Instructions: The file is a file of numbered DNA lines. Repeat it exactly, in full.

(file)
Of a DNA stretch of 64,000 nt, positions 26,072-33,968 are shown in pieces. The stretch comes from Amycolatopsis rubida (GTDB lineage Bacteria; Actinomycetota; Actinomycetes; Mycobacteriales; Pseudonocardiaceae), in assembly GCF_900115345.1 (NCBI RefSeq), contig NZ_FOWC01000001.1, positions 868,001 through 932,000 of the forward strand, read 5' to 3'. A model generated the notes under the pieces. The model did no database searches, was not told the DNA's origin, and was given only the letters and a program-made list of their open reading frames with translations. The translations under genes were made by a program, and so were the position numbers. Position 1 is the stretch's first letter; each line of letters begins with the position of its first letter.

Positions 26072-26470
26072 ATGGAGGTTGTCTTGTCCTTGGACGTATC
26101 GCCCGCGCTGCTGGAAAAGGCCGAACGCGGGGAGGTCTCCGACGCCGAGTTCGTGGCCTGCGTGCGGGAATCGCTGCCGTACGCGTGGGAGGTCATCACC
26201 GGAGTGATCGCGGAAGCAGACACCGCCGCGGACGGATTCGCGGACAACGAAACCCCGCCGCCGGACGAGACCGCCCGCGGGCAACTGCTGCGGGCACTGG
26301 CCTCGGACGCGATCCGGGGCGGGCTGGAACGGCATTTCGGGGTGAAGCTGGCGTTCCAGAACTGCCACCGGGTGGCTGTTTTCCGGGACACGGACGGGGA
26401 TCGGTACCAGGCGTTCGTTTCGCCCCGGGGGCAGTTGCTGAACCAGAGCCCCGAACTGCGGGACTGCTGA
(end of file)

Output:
Of a DNA stretch of 64,000 nt, positions 26,072-33,968 are shown in pieces. The stretch comes from Amycolatopsis rubida (GTDB lineage Bacteria; Actinomycetota; Actinomycetes; Mycobacteriales; Pseudonocardiaceae), in assembly GCF_900115345.1 (NCBI RefSeq), contig NZ_FOWC01000001.1, positions 868,001 through 932,000 of the forward strand, read 5' to 3'. A model generated the notes under the pieces. The model did no database searches, was not told the DNA's origin, and was given only the letters and a program-made list of their open reading frames with translations. The translations under genes were made by a program, and so were the position numbers. Position 1 is the stretch's first letter; each line of letters begins with the position of its first letter.

Positions 26072-26470
26072 ATGGAGGTTGTCTTGTCCTTGGACGTATC
26101 GCCCGCGCTGCTGGAAAAGGCCGAACGCGGGGAGGTCTCCGACGCCGAGTTCGTGGCCTGCGTGCGGGAATCGCTGCCGTACGCGTGGGAGGTCATCACC
26201 GGAGTGATCGCGGAAGCAGACACCGCCGCGGACGGATTCGCGGACAACGAAACCCCGCCGCCGGACGAGACCGCCCGCGGGCAACTGCTGCGGGCACTGG
26301 CCTCGGACGCGATCCGGGGCGGGCTGGAACGGCATTTCGGGGTGAAGCTGGCGTTCCAGAACTGCCACCGGGTGGCTGTTTTCCGGGACACGGACGGGGA
26401 TCGGTACCAGGCGTTCGTTTCGCCCCGGGGGCAGTTGCTGAACCAGAGCCCCGAACTGCGGGACTGCTGA